July 28, 2016 at 5:00 am ET
Court cases are often complicated things, especially for non-lawyers. This is undoubtedly true in State of West Virginia, et al. v. EPA, which is currently pending before the U.S. Court of Appeals for the D.C. Circuit.
There is good reason this case is so widely followed. For in it, a large contingency of plaintiffs are challenging the legality of the EPA’s regulation of carbon dioxide emissions from new and existing coal fired power plants and the fact that the EPA is trying to force states to develop enforceable plans to reach EPA-determined emission limits. The regulation is more commonly known as the Clean Power Plan and was published by the EPA in the Federal Register in October of 2015.
Shortly after it was published, 28 states — led by West Virginia and Texas — and more than 120 companies and organizations challenged, the EPA’s Clean Power Plan regulations. Thousands of pages of briefing material have been submitted to the court by those challenging the rule, and by those supporting the regulation including 18 states and government lawyers directly representing the EPA.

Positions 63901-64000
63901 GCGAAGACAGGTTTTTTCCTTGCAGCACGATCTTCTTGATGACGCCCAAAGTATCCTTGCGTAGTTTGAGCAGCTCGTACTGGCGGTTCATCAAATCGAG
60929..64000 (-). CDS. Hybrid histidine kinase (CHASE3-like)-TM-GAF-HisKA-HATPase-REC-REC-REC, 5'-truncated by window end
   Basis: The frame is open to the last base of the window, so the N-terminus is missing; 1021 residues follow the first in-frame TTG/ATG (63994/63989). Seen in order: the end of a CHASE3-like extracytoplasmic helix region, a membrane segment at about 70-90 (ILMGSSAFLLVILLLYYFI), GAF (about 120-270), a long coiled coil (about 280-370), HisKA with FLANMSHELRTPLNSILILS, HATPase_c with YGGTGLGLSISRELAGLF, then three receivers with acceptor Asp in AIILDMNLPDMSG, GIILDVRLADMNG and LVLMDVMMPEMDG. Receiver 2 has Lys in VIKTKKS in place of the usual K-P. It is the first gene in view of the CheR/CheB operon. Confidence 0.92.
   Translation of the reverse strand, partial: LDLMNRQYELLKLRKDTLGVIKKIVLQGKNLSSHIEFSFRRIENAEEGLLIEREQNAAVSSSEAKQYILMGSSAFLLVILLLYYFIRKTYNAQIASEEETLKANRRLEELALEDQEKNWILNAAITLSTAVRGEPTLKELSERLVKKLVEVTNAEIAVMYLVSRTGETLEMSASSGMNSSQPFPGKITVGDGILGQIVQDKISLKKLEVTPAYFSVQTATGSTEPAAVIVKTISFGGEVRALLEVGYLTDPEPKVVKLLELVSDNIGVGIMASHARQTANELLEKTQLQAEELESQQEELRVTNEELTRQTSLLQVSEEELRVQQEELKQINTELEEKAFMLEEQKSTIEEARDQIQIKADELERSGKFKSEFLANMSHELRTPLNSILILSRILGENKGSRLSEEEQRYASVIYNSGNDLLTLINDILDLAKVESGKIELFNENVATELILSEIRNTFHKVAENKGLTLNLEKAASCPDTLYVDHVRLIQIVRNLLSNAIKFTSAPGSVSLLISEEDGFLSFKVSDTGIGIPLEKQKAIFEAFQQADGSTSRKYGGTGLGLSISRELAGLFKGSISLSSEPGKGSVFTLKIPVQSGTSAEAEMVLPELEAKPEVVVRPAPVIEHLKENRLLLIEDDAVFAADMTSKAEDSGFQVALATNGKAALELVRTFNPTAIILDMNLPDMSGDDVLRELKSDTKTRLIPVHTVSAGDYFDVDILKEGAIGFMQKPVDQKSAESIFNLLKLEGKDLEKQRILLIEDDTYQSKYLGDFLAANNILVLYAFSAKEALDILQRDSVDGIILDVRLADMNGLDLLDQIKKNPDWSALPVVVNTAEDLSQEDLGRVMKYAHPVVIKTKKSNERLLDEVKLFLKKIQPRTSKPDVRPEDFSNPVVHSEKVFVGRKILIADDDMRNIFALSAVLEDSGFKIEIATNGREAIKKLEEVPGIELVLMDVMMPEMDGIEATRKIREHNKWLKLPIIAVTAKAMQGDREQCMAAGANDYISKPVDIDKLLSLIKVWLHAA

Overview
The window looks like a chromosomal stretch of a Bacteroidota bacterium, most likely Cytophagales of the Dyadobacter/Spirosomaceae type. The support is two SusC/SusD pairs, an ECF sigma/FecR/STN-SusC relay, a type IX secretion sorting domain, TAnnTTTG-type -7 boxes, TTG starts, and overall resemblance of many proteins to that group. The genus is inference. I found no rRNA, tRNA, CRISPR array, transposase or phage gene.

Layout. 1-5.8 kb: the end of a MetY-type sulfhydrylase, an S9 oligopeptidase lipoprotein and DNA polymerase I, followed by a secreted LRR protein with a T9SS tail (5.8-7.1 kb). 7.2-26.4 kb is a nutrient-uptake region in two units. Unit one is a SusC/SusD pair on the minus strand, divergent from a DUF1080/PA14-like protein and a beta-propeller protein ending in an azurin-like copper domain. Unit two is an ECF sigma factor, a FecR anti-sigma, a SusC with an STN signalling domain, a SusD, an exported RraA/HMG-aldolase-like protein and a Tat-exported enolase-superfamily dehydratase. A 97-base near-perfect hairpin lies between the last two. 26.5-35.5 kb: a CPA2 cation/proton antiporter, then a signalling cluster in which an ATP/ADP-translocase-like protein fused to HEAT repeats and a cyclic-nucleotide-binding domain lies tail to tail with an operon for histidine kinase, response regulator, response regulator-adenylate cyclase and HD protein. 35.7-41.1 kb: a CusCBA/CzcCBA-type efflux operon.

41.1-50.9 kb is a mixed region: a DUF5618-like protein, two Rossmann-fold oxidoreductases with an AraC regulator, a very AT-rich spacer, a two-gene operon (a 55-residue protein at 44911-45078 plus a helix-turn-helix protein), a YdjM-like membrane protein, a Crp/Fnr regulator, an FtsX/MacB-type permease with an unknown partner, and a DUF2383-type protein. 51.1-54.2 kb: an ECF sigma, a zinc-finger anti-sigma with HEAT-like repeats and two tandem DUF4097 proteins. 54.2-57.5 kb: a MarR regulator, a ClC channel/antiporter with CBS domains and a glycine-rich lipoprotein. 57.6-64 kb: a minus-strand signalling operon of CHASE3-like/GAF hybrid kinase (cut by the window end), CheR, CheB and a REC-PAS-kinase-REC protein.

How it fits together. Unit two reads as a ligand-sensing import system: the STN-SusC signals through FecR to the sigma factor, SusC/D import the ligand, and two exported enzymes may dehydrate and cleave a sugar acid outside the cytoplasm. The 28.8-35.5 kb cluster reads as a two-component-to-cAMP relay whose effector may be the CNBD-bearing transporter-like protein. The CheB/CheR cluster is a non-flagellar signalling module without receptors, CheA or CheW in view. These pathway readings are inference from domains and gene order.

The case is important. On one side you have groups claiming the EPA exceeded its authority and the regulation will result in double digit increases in the cost of electricity in every state and the loss of thousands of jobs. On the other side, supporters of the rule claim the very future existence of the planet is at stake. (Perhaps I am exaggerating a bit.) In fact, the regulation is so controversial that on Feb. 9, 2016, the United States Supreme Court stayed the implementation of the rule until litigants could argue the merits of the case in court. That is happening on Sept. 27, 2016.
So what are the arguments in the case? That is the subject of a new paper published by the Texas Public Policy Foundation titled, “An Executive Summary of the Clean Power Plan Court Briefings.” The report, written by Michael J. Nasi, Mark Walters, and Jacob Arechiga of the Environmental & Legislative Practice Group at Jackson Walker L.L.P. in Austin, Texas, serves as a primer for anyone following the case and especially for the media planning to cover the arguments.
The report covers four “core” legal issues that could force judges to strike down the rule, and five procedural based errors that could be fixed on remand. For each of these the report briefly outlines both sides’ positions. The Appendix lists the petitioners challenging the EPA, as well as the intervenors supporting the EPA in the case.
There is no doubt that the outcome of this case will be significant whichever way the court decides. If the Clean Power Plan is upheld, this sweeping EPA rule will accomplish very little for the environment and only lower global temperatures by roughly 0.018 degrees C by the year 2100. Yet the financial stakes would be significantly burdensome on families, businesses, jobs and our economy. Is this really worth it?
The Honorable Doug Domenech is the director of the Fueling Freedom Project at TPPF.